Songs of Praise aired its ground-breaking same-sex wedding episode – and the internet loved it
The BBC’s Songs of Praise broke new ground on Sunday by broadcasting its first-ever same-sex wedding, much to the delight of the LGBT+ community.
This week’s episode of the long-running faith show featured the wedding of Jamie Wallace and Ian McDowall, two gay men from Scotland.
Cameras followed the couple as they exchanged vows at Glasgow’s Rutherglen United Reformed Church, one of the few churches in the UK to welcome same-sex marriages.
It marked the first time that Songs of Praise has acknowledged marriage equality in its 58-year history, stirring emotions for both religious and non-religious viewers.
As a 17 year old made to feel all sorts of negative emotions being openly gay at a catholic boarding school, this is big! And although I’m no longer a Christian, it’s amazing to witness the Church ⛪️ emerging into the 21st century!! ?️??https://t.co/Hm5k6cgT7N
— Benj? (@ontheh00d) August 17, 2019
Watching a church embrace two men get married is truly joyful. Everyone should be free to love & be with whoever they want. As a gay Christian, I look forward to the day when same sex couples can get married in all churches. Hopefully I’ll be one of them!! ?️??⛪? #SongsofPraise pic.twitter.com/aBAyk0ihW5
— Cllr Joe Porter ?? (@JoePorterUK) August 18, 2019
Three years ago before I tweeted about ?, I was live tweeting #songsofpraise episodes. So this is one of those full circle, means the world to my Queer heart moments
— Joey (@JoeyKnock) August 16, 2019
One viewer spotted what he thought was a subtle piece of political commentary.
— Bryan Manley-Green ?️? ?? #FBPE (@BryanMGLibDem) August 18, 2019
While another thanked the BBC for showing another side to Christianity.
Home from Tough Mudder, and catching up with #SongsofPraise over a Chinese. Thank you @BBCSoP for the section on same sex marriage. Good to see that not all Christians are anti-gay. That means a lot to me.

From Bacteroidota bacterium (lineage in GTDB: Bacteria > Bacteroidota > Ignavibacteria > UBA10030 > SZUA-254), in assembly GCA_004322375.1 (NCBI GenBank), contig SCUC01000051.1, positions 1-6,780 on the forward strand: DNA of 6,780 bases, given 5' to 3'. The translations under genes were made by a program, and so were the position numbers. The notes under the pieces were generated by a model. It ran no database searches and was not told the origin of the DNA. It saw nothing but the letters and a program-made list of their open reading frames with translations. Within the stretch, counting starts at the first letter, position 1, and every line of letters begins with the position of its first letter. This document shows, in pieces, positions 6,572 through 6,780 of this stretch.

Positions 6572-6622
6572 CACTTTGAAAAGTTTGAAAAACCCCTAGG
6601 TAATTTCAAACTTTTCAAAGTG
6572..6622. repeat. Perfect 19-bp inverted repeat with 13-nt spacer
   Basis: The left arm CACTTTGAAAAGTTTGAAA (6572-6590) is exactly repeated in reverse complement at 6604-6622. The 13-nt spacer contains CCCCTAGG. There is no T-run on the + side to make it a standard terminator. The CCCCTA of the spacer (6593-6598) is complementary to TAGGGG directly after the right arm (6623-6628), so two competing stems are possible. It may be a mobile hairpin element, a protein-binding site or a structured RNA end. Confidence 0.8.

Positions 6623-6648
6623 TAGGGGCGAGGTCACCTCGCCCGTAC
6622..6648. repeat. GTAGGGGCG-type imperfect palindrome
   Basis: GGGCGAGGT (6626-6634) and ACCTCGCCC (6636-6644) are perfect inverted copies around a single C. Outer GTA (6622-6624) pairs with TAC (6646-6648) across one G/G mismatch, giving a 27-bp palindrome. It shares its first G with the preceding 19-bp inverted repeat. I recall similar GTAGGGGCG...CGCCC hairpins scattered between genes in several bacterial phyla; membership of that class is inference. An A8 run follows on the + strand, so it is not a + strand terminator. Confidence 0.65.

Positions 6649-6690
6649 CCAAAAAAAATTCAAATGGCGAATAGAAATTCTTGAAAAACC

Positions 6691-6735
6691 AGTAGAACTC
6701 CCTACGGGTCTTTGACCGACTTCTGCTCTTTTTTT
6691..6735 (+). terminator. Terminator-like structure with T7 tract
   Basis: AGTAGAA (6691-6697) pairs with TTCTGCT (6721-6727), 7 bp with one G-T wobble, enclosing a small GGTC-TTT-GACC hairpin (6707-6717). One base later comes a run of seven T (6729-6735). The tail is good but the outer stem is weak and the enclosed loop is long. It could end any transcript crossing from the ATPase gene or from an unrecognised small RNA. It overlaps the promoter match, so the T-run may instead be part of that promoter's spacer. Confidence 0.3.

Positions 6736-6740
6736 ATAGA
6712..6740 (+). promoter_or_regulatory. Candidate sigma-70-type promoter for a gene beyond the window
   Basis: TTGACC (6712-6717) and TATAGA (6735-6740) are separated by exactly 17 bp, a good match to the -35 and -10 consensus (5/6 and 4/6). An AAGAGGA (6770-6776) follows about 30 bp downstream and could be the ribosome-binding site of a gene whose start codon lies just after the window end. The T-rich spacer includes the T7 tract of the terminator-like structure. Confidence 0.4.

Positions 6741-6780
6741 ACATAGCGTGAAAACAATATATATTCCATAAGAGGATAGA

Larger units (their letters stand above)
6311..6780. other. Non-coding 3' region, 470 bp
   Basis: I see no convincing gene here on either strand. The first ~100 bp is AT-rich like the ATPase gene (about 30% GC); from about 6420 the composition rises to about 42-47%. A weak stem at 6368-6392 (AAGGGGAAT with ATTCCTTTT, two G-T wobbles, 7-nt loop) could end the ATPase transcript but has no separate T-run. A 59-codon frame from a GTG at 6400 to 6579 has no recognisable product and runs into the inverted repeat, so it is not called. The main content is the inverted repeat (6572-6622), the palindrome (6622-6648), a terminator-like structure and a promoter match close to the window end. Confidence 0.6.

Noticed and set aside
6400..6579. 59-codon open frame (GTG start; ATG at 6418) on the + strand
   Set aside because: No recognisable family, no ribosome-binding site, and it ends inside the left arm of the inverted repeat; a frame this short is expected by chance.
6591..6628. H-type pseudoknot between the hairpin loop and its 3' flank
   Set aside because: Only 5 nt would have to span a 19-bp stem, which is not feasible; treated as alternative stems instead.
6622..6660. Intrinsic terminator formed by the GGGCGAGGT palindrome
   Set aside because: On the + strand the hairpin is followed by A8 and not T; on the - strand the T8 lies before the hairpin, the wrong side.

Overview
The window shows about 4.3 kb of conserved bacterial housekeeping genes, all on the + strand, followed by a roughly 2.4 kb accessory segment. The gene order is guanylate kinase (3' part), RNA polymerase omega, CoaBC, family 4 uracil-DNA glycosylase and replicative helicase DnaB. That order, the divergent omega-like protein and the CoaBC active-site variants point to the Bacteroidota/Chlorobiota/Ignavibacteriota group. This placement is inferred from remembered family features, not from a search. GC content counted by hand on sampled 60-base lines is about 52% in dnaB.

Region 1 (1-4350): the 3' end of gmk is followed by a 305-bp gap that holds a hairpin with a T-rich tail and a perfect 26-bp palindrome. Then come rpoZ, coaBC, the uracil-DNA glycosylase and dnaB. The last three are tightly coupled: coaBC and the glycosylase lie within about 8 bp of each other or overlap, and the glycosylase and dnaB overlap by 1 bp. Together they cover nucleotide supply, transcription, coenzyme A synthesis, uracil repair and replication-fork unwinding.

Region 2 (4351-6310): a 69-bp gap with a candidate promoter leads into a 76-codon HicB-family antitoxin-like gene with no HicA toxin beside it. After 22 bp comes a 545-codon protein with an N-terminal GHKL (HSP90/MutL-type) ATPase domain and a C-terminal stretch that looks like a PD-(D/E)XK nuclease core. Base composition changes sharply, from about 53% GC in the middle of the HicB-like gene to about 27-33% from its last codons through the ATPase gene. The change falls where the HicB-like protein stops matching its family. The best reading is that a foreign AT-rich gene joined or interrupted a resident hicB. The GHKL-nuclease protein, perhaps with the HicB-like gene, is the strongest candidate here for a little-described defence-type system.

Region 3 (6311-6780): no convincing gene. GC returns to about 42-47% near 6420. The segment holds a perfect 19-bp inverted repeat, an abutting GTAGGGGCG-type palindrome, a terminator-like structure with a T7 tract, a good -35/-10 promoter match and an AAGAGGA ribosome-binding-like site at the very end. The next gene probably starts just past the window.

— Robin Fox (@RevRobinFox) August 18, 2019
Songs of Praise‘s gay groom always wanted church wedding.
Wallace’s mother said her son had “always wanted to get married in a church”.
“It means the whole world,” she said. “[His faith is] very important to him, ever since he was a wee boy.”
But during the show, his new husband acknowledged that there will be those in the church who remain opposed to their union.
Jesus preaches about love, inclusion, kindness, compassion.
“Jesus preaches about love, inclusion, kindness, compassion,” McDowell said.
“A good lady who comes to this church told us in one of our discussions, people will change, and don’t underestimate older people, either. They just need to think about it, and they’ll get there one day.”
Most churches continue to ban same-sex weddings.
Marriage equality was introduced to England and Wales in 2013, and to Scotland in 2014.
Same-sex marriages are welcomed by a handful of other faith groups in the UK , including the Scottish Episcopal Church, the Unitarian Church, the Quakers, the Unitarian Church and Liberal Judaism.
The Church of England remains opposed to marriage equality, despite pressure from clergy groups and support from Anglicans.
The United Reform Church (URC) voted to allow same-sex weddings to take place in its churches in 2016.
As Rev. Andy Braunston explained to Songs of Praise, it is down to individual congregations as to whether they perform same-sex weddings.
“We didn’t want to carry on arguing about it so we decided to live with he difference,” he said.